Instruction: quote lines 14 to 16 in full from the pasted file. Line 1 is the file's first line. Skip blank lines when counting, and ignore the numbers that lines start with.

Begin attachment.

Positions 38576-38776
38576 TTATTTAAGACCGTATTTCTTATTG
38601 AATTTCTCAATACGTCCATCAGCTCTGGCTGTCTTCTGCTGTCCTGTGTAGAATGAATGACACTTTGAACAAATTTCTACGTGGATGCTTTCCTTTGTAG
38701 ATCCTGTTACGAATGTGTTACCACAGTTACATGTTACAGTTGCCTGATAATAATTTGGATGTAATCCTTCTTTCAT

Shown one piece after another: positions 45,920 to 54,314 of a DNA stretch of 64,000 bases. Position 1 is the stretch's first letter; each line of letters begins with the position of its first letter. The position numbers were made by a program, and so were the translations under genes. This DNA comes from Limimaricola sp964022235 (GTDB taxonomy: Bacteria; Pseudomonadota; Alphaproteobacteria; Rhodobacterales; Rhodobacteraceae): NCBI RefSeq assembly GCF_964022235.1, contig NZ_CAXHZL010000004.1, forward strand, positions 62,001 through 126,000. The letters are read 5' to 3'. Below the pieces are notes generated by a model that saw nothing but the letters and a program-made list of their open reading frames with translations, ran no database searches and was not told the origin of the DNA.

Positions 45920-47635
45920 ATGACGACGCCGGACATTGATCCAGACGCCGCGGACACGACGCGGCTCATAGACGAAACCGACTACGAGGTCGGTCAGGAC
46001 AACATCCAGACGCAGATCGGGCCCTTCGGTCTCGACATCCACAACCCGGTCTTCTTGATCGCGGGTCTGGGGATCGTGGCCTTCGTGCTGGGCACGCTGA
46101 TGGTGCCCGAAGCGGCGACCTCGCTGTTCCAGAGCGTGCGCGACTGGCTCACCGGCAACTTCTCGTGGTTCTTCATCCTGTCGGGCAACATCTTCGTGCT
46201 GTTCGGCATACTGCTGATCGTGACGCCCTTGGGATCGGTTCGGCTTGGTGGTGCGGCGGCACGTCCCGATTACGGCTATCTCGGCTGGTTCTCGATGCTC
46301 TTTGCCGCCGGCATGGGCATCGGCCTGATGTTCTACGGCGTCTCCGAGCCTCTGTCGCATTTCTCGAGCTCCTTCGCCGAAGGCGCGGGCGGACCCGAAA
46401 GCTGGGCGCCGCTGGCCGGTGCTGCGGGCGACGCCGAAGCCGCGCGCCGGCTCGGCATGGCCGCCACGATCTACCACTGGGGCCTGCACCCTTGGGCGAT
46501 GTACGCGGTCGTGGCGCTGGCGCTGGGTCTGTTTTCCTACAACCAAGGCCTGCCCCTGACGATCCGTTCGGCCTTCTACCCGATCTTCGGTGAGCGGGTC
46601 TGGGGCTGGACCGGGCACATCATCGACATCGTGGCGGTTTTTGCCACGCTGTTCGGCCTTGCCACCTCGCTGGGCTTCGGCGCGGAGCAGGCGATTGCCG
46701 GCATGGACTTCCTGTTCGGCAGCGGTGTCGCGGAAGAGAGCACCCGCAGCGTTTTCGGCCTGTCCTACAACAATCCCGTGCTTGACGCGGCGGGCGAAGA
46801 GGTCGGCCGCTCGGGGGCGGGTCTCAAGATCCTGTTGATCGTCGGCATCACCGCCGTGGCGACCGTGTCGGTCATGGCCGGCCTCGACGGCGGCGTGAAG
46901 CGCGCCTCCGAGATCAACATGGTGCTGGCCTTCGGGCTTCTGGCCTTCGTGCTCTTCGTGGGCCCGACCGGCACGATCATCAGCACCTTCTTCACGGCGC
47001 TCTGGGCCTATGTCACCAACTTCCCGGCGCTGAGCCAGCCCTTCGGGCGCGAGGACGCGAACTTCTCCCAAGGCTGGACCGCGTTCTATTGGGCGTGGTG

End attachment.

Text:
46601 TGGGGCTGGACCGGGCACATCATCGACATCGTGGCGGTTTTTGCCACGCTGTTCGGCCTTGCCACCTCGCTGGGCTTCGGCGCGGAGCAGGCGATTGCCG
46701 GCATGGACTTCCTGTTCGGCAGCGGTGTCGCGGAAGAGAGCACCCGCAGCGTTTTCGGCCTGTCCTACAACAATCCCGTGCTTGACGCGGCGGGCGAAGA
46801 GGTCGGCCGCTCGGGGGCGGGTCTCAAGATCCTGTTGATCGTCGGCATCACCGCCGTGGCGACCGTGTCGGTCATGGCCGGCCTCGACGGCGGCGTGAAG